Perspective: Suddenly, an invisible enemy
In Baqoubah, in the Iraqi province of Diyala, unpleasant questions get answered very quickly. There is a startling pop, and then: 'Who fired that shot? Did you fire that shot?'
One of the American soldiers of Bravo Company of the 1/12 Cavalry is shouting at the accompanying Iraqi army troops, hoping against hope, it appears, that a weapon has been accidentally discharged. We are standing in a narrow dirt street lined with single-storey houses. In places sewage has pooled in oily green puddles on the road's surface and there is a nasty smell.
The tense soldiers had been advancing in a column down the street, hugging the walls on either side, while the Iraqi troops tried to engage householders in conversation, handing out 'tip-off' cards with numbers to call anonymously with information on suspected terrorists and asking for the home of the mayor of Burhiz. The welcome is almost friendly at first. People come out. But no one strays far from the doors of their homes.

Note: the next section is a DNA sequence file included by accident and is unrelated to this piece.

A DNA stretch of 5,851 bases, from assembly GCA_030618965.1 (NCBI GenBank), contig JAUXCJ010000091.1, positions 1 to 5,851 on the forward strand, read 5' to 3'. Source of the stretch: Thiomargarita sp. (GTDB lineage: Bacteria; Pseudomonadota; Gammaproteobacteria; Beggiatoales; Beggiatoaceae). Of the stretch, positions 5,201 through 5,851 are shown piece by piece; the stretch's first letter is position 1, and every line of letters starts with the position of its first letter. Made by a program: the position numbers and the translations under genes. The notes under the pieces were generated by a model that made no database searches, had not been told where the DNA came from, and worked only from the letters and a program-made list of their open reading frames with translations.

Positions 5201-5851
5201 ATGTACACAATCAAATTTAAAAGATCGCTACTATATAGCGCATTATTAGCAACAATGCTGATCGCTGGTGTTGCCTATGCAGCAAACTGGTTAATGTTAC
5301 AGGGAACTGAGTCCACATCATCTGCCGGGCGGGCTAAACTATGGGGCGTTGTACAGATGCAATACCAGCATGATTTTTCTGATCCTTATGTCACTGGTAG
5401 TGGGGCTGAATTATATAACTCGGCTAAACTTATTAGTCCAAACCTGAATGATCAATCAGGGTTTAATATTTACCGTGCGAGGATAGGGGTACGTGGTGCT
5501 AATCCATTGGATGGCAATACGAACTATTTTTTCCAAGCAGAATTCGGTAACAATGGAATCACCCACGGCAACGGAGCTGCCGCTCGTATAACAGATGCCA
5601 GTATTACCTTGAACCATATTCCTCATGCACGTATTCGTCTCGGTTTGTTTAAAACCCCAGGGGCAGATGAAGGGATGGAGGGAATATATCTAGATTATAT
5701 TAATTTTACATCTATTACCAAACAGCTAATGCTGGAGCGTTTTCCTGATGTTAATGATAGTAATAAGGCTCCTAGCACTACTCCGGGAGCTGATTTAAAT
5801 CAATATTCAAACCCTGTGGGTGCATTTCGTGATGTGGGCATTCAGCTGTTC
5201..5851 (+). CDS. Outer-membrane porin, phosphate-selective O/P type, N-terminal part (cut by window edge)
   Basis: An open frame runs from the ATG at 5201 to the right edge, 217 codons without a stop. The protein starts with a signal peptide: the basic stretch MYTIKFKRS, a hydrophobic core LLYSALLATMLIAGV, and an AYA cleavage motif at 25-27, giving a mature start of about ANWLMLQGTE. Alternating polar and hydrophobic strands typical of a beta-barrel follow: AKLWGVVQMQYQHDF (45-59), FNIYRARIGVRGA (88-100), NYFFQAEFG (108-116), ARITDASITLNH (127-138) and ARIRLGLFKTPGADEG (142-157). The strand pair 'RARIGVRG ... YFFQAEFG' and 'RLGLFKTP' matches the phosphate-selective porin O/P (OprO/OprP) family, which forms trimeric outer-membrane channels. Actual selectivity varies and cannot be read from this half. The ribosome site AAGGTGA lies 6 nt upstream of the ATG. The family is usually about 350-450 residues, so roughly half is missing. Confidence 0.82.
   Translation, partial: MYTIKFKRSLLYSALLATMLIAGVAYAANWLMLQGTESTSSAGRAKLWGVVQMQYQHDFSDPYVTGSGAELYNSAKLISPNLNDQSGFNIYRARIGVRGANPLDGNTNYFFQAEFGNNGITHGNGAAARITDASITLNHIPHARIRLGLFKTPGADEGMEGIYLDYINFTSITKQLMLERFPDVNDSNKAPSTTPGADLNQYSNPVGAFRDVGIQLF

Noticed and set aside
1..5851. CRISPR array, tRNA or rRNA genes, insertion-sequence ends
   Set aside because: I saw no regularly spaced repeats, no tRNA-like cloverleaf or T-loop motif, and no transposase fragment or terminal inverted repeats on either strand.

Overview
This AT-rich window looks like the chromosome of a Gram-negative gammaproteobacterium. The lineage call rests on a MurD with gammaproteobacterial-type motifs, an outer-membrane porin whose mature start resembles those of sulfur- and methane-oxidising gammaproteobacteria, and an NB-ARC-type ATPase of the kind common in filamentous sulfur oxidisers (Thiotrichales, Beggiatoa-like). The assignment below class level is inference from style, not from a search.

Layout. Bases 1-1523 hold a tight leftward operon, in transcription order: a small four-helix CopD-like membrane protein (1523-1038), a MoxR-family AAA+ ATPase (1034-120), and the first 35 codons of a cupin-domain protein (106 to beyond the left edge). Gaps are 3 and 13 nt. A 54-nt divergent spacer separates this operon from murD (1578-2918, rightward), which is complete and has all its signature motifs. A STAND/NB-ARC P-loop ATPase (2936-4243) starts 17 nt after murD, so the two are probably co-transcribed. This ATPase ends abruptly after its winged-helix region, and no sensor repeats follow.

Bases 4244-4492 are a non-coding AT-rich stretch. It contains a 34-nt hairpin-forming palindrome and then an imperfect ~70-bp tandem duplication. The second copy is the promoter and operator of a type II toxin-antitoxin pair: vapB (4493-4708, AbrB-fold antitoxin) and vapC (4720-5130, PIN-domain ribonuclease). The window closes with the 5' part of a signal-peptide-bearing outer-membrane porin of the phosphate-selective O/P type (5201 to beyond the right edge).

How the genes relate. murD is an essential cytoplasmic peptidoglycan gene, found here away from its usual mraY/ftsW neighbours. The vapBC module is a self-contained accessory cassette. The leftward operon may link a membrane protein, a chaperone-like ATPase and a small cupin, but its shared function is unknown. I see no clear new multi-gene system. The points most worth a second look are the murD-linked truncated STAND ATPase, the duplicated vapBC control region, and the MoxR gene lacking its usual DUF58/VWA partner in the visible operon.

A second shot, closer and sharper in tone. It was no accident but sniper fire that quickly turns into something more dangerous still as the soldiers advance, beginning to jog towards the source of the shooting. The first group bunch and duck behind an Iraqi Humvee for cover, as the firing intensifies into repeated blasts. Fifty or so metres down the road, at a garbage-strewn crossroads, it is suddenly clear that they have been led towards a crossfire and, perhaps, a trap.
Read the rest at the Guardian